ANYBODY on the lookout for a new sound should keep an eye out for this Welsh artist.
Gwenifer Raymond, who is known for her experimental, instrumental folk music, is performing at Down At The Abbey this weekend — and she is urging people to come along.
Ms Raymond, who started playing guitar when she was just eight, released her second album Strange Lights Over Garth Mountain towards the end of last year.
Now, she is gearing up to take Reading by storm with her unique American Primitive sound.
“It looks like [Down At The Abbey] will be a great festival,” she said. “Gigging is my favourite thing to do, and there’ll be some fantastic people playing.
“We’ve been without live music for so long and I think any music that’s good is always better live because you connect to the artist playing it, and the sound fills you up.
“Everyone should get out and see as much live music as they can.”
Ms Raymond describes her music as something that is always growing and changing.
While she started producing her solo guitar pieces, she drew on techniques from American folk styles including the blues and Appalachian music.
Now, as it has been
influenced by other genres, the musician sees her sound as more avant garde, calling it Welsh Primitive.
“It’s hard to articulate, but some of it sounds Welsh to me,” Ms Raymond said.
“There’s also a horror, goth element to my latest album.”
Outside of the recording studio, the Welsh guitarist has an impressive portfolio with a PhD in astrophysics and a side gig programming computer games.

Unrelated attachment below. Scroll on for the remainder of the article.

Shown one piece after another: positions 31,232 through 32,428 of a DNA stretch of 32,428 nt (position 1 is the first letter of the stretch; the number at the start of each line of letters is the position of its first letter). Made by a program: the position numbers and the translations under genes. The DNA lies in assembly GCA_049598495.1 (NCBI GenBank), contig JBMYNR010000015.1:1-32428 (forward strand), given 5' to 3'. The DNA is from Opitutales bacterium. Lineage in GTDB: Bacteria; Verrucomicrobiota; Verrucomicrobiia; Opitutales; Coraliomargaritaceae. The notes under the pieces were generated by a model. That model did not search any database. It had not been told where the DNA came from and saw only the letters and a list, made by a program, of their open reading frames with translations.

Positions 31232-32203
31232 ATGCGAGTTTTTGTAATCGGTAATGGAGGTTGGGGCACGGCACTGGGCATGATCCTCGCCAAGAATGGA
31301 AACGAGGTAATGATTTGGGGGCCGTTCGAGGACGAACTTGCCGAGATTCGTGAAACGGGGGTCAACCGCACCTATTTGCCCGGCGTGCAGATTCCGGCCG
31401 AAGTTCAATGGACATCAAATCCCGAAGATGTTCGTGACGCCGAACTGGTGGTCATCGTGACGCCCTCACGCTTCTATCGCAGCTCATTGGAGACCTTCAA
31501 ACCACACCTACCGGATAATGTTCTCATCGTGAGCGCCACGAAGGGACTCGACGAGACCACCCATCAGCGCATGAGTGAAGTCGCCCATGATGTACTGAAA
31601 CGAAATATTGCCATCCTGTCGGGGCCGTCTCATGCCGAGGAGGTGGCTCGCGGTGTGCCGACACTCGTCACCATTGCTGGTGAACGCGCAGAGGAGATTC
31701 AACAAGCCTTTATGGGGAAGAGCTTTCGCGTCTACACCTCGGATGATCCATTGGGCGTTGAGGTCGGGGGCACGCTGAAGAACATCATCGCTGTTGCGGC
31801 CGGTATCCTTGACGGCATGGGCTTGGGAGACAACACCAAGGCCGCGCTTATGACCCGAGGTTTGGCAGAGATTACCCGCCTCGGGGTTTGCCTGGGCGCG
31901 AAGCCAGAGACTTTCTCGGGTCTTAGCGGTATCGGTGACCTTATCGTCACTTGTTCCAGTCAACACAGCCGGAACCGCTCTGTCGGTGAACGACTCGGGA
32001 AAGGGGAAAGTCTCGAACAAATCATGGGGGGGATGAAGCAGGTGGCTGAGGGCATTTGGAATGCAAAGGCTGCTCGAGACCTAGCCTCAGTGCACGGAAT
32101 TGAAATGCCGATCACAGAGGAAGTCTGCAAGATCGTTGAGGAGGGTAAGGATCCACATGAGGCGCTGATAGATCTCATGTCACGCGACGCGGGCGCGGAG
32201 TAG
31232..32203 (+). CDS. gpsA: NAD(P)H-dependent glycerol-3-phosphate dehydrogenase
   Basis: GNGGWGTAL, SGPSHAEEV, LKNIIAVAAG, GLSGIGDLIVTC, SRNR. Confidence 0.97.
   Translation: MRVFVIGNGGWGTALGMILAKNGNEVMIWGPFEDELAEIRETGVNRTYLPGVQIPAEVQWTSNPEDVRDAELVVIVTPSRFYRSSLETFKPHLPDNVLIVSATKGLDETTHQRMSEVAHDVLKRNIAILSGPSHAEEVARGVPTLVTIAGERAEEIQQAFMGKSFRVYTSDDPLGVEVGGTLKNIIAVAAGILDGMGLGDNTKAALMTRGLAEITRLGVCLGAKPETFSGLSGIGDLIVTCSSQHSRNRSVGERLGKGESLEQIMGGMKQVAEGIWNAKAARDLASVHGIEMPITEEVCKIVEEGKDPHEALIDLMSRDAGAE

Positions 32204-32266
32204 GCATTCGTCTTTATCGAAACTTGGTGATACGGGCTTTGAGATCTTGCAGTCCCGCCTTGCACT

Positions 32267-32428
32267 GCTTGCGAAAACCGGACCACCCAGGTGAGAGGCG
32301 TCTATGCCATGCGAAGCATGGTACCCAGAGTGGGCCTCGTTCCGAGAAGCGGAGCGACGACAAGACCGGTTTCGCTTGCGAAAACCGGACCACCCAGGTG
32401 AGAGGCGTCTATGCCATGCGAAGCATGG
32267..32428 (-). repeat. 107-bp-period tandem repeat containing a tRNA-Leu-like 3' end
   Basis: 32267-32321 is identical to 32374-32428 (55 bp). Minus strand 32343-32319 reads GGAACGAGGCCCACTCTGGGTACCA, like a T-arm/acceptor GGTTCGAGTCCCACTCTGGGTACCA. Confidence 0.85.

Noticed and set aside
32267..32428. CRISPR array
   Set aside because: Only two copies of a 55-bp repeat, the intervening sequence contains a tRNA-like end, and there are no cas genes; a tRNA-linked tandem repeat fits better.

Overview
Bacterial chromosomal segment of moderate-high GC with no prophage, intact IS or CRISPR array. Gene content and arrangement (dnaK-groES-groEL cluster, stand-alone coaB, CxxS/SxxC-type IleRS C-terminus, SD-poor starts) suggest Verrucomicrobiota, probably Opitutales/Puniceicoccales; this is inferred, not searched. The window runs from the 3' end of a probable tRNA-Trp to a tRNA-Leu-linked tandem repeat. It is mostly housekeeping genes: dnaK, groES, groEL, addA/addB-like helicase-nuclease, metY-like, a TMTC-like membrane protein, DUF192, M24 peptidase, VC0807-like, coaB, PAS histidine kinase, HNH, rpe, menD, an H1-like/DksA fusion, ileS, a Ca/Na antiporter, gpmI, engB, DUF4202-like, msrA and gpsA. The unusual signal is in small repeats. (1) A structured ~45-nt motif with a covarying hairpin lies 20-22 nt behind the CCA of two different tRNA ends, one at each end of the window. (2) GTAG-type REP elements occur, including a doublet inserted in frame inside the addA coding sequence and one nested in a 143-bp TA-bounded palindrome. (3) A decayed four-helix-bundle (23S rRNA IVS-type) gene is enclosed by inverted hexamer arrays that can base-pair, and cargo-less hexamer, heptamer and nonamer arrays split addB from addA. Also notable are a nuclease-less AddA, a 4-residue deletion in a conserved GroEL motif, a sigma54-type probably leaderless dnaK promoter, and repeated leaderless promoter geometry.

But it is her love for music that is undeniable.
“Music is a natural thing to me,” Ms Raymond explained. “I find it easier to communicate musically than I do verbally.
“I can normally be a bit of an incoherent, rambling mess but I am fairly eloquent on the instruments.
“To pick up something and get a sound out of it is cool.”
After launching her first album in 2018, the instrumental guitarist said she is having a fantastic time back on stage after not being able to perform live during the pandemic.
“After my first album, I was gigging quite heavily and it was nice,” she said. “My schedule exploded, and I got to visit lots of countries.
“All of a sudden, having that ripped out from under you wasn’t good, but there are a lot
of interesting albums coming out as a product of the pandemic.”
As she looks towards Down At The Abbey, Ms Raymond said she hopes people come long to enjoy the entertainment.
When asked what people can expect from her on the day, she said: “A bunch of weird songs on solo guitar and very little chat between them.”
Down At The Abbey is taking place on Saturday, September 11, at Reading Abbey Ruins.
Ms Raymond will perform on the second stage at 7.30pm.
For more information, including how to buy tickets, visit: www.downattheabbey.co.uk